• Proof of private medical insurance from a Bulgarian company
  • Proof of accommodation (lease agreement)
  • Details of any immigration, criminal, or civil offenses
  • Paid visa fee

Applying for residency in Bulgaria

You must register your residence in Bulgaria within three months of arrival, either in the Migration Directorate in Sofia or in the nearest regional directorate.

You will need to present proof of your income or pension and that you have a bank account in Bulgaria.

Once you have your certificate of residence, you need to apply for a Bulgarian ID card or lichna karta.

Applying for Bulgarian citizenship

Once you have been resident in Bulgaria for five years, you can apply for Bulgarian citizenship.

You may need to provide a clean UK criminal record certificate. You will have to renounce UK citizenship if you apply for Bulgarian citizenship after Brexit.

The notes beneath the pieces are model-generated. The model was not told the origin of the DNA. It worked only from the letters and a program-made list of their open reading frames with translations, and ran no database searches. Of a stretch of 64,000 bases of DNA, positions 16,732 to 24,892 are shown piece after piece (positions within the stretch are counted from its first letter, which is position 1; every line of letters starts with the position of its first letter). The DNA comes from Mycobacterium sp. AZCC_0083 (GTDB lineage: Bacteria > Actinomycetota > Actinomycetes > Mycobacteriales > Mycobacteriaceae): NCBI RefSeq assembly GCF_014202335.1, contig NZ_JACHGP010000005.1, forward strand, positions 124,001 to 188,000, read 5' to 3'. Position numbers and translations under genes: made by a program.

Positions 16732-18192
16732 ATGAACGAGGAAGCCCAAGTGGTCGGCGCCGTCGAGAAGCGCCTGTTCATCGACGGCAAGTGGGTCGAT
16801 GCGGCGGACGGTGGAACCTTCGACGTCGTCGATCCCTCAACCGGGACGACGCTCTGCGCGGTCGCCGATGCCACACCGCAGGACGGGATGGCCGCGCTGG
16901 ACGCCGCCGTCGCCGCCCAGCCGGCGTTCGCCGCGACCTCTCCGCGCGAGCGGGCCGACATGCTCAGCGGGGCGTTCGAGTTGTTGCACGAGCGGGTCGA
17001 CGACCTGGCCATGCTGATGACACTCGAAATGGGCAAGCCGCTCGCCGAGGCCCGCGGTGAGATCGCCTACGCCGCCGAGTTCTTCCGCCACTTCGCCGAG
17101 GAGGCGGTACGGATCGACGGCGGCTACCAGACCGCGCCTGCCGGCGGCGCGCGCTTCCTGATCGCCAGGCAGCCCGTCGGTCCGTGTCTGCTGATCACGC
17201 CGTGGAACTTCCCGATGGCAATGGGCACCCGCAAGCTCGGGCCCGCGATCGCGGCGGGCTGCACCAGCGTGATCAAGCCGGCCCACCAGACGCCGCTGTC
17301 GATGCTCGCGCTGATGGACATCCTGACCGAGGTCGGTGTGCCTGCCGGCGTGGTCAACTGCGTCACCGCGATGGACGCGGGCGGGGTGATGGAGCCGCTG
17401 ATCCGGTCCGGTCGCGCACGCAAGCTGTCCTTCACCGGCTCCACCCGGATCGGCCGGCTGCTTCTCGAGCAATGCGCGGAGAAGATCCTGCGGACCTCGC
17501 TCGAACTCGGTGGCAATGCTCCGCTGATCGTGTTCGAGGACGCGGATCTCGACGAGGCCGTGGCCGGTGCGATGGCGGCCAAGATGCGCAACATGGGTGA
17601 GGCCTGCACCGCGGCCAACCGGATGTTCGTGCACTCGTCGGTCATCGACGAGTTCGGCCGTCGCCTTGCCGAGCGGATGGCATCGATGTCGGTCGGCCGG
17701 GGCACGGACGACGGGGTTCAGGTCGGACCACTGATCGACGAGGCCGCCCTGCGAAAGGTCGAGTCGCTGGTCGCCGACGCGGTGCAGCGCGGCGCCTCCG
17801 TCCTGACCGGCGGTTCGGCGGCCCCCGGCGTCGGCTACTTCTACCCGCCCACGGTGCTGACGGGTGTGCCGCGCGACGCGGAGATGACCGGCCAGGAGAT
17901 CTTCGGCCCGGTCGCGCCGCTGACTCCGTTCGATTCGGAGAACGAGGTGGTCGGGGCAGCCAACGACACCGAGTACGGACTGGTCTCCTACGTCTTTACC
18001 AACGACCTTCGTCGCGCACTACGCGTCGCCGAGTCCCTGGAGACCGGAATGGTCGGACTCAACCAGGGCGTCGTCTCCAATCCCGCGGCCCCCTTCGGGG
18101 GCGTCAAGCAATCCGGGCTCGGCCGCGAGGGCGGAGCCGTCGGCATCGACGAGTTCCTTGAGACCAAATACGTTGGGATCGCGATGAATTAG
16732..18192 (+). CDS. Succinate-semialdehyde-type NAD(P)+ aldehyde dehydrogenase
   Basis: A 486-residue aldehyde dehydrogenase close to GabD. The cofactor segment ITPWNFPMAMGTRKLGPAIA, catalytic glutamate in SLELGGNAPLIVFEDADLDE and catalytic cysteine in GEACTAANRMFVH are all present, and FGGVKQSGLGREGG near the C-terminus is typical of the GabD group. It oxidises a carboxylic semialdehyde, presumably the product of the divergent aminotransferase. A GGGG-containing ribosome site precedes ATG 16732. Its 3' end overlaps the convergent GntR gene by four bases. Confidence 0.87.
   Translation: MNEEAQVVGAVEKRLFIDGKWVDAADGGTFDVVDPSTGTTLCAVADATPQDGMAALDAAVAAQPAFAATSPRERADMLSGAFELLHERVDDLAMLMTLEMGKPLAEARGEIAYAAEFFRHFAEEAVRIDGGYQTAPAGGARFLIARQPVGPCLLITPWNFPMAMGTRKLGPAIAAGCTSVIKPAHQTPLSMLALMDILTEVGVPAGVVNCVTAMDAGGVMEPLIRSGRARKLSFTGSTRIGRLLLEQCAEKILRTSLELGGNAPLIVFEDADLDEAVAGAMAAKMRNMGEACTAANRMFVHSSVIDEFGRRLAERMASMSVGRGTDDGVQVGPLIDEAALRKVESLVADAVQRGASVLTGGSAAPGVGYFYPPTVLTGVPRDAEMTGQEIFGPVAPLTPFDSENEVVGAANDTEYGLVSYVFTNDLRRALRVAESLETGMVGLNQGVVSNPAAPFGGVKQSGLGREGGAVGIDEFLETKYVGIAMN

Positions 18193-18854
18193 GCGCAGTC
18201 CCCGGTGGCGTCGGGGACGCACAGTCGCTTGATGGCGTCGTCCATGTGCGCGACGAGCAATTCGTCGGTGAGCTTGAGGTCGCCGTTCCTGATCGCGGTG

The cost of living in Bulgaria

In a country where the minimum wage is €399 a month, according to the European Commission, rents and utilities are low, and a foreign pension or any other type of income can go a long way.

Here’s how the cost of living in Bulgaria compares to some Northern European and North American countries:

An infographic showing how lower the cost of living in Bulgaria is compared to North America and Northern Europe
Data Source: Numbeo


Renting a good two-bedroom apartment in a nice neighborhood of Sofia will cost you around €520, and a 3-room apartment – €650

A country house in a remote village could be yours for as little as €22,000, and you could heat it for around €150 a month.

Here is the average rent in various locations in Bulgaria:

LocationAverage rent
Veliko Tarnovo€350

Monthly costs

Here is a breakdown of various monthly costs for a couple:

  • Groceries: around €170-€250.
  • Dining out: Eating out at a mid-range restaurant can cost approximately €25-€30 for a meal for two people. However, there are also plenty of affordable local eateries where you can enjoy a meal for around €10 per person.